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No. 12-3595
On Appeal from the United States District Court
for the Western District of Pennsylvania
(Civil Action No. 2-10-cv-00048)
District Judge: Honorable Robert C. Mitchell
Submitted Pursuant to Third Circuit LAR 34.1(a)
January 27, 2016
Before: CHAGARES, KRAUSE and VAN ANTWERPEN, Circuit Judges.
(Opinion Filed: January 29, 2016)
CHAGARES, Circuit Judge.

This disposition is not an opinion of the full Court and pursuant to I.O.P. 5.7 does not
constitute binding precedent.

Willie Smith appeals the order of the District Court1 dismissing his petition for
habeas corpus pursuant to 21 U.S.C. 2254. He contends that his trial counsel was
ineffective for failing to communicate a plea offer that would have resulted in a shorter
sentence than he received after a trial and that his post-conviction review counsel was
deficient for failing to raise such a claim in collateral proceedings. For the following
reasons, we will vacate the District Courts judgment and remand for further proceedings.
We write solely for the parties and therefore recite only the facts necessary to our
disposition. Smith was charged in Pennsylvania state court with fatally shooting
Torrance Respress. Smith admitted that he shot Respress; however, he contended that he
did not intend to do so and that the gun accidentally went off when Smith attempted to
strike Respress with it. Evidence was also presented at trial that Smith was intoxicated at
the time of the killing. Smiths counsel did not seek a jury instruction on voluntary
intoxication because it would have conflicted with Smiths position that he lacked the
requisite intent for a murder conviction.
Smith was convicted of first-degree murder and sentenced to imprisonment for life
on September 3, 2004. On direct appeal, his conviction and sentence were affirmed.
Commonwealth v. Smith, 890 A.2d 1106 (Pa. Super. 2005) (unpublished memorandum).
He did not petition for the allowance of an appeal to the Pennsylvania Supreme Court.

The parties consented to proceed before a Magistrate Judge pursuant to 28 U.S.C.

636(c). For ease of reference, we refer to the trial court as the District Court throughout
this opinion.

On May 24, 2006, Smith filed a petition for post-conviction relief pursuant to
Pennsylvanias Post Conviction Relief Act (PCRA), 42 Pa. Cons. Stat. 9541, et seq.
His petition was denied on December 20, 2006. On appeal, Smiths attorney stated that
there were no arguably meritorious claims on which to base an appeal and Smith, pro se,
argued that his PCRA counsel had been ineffective for failing to raise claims based on
voluntary intoxication and issues with the jury pool. The Superior Court of Pennsylvania
vacated the order denying relief and remanded. It found that two of Smiths potential
claims had arguable merit. The remand order instructed the PCRA court to appoint new
counsel to represent Smith in amending his PCRA petition to add ineffectiveness claims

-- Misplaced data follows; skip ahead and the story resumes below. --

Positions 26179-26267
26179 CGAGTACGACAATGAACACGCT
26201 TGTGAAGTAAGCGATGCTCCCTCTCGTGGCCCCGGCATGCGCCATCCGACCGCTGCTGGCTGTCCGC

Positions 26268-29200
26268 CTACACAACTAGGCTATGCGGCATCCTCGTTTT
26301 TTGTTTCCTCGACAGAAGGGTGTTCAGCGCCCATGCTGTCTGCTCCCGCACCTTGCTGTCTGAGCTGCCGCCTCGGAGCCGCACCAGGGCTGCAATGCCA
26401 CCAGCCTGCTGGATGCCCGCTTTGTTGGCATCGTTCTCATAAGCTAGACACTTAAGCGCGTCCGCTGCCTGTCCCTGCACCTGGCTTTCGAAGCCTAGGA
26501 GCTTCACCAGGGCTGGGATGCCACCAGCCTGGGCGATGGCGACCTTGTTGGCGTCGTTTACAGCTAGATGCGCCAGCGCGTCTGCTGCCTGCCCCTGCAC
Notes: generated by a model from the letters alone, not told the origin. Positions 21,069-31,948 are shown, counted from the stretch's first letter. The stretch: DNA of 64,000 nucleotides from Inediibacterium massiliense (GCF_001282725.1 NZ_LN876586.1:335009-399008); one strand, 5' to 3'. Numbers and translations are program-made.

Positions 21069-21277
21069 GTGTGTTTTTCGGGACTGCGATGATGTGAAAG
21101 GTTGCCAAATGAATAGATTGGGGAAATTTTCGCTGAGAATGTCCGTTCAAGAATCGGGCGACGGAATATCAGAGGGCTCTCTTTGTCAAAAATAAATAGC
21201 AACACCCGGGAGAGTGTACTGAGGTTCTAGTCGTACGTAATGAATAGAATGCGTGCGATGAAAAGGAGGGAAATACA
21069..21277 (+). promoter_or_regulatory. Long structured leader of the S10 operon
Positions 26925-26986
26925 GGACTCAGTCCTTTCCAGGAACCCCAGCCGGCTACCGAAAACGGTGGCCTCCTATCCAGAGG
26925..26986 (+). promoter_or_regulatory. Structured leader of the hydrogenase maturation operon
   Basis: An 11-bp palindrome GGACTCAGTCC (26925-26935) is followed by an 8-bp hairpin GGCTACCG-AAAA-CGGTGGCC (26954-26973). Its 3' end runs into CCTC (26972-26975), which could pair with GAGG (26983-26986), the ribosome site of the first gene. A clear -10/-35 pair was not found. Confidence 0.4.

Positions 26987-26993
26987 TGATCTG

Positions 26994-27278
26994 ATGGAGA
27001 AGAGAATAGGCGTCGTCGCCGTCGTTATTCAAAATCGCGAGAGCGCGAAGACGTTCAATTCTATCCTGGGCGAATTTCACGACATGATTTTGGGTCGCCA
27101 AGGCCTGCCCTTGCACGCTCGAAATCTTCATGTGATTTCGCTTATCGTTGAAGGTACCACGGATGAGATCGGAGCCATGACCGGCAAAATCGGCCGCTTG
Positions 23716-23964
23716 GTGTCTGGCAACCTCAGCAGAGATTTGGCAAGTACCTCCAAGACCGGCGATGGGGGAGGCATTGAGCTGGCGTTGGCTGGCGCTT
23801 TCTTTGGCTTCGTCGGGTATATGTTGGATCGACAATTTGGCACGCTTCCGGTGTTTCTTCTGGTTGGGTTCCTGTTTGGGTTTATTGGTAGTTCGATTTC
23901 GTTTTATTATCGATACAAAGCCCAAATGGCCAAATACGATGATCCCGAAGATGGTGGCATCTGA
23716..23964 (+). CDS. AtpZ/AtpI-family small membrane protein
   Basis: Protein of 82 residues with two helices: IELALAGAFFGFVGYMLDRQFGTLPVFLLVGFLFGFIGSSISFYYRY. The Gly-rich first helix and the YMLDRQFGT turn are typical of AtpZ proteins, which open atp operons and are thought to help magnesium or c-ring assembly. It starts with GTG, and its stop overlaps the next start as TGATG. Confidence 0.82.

based on trial counsels failure to request a voluntary intoxication instruction and failure
to object to an allegedly non-representative jury pool.
An amended PCRA petition was filed on June 19, 2008. At a hearing on the
amended petition, the Assistant District Attorney asked Smith: Do you remember [trial
counsel] asking you about a guilty plea offer we had offered you a plea of guilty to third
degree murder? Appendix (App.) 13132. Smith responded that [h]e never brought
that to my attention. He never said anything to me about a plea, any kind of plea. Id. at
132. Later in the examination, the Assistant District Attorney asked whether Smith
recalled telling his trial counsel that he could not take any plea because thats a life
sentence for me.2 Id. at 133. Smith responded: No, I never told him that. If I told him
that . . . it was supposed to be between him and me. How did you find out about it? Id.
Smiths trial attorney, in direct examination, confirmed that the Commonwealth had

Smith was sixty-three at the time of his trial.


offered a plea to third degree murder. Id. at 144. He also testified that he informed
Smith about the plea and recommended that he take it. As the examination of Smiths
trial counsel continued, Smith interjected that he never heard the offer before for a plea
and that trial counsel never said anything about an offer for a plea. Id. at 151. The
PCRA court denied Smiths amended petition on all counts. Though failure to
communicate the plea offer was not directly at issue in the proceeding, the PCRA court
did note that [t]he Commonwealth offered the Defendant a plea . . . and trial counsel
presented the offer to the Defendant and explained . . . that this was a reasonable plea
under the circumstances. Id. at 188.
The Superior Court of Pennsylvania affirmed. It held that trial counsel was not
ineffective for failing to pursue a challenge to the jury process, failing to request a
voluntary intoxication charge, or for failing to cross-examine a ballistics expert
effectively. The Superior Court did not directly rule on the issue of whether trial counsel
had communicated the plea offer to Smith, but it did hold that it could not disturb the
PCRA courts credibility determinations on issues where [Smith] and trial counsel[s] .
. . testimony differed. Id. at 198. Leave to appeal to the Pennsylvania Supreme Court
was denied on November 13, 2009.
Smith then filed a further PCRA petition pro se on December 10, 2009, alleging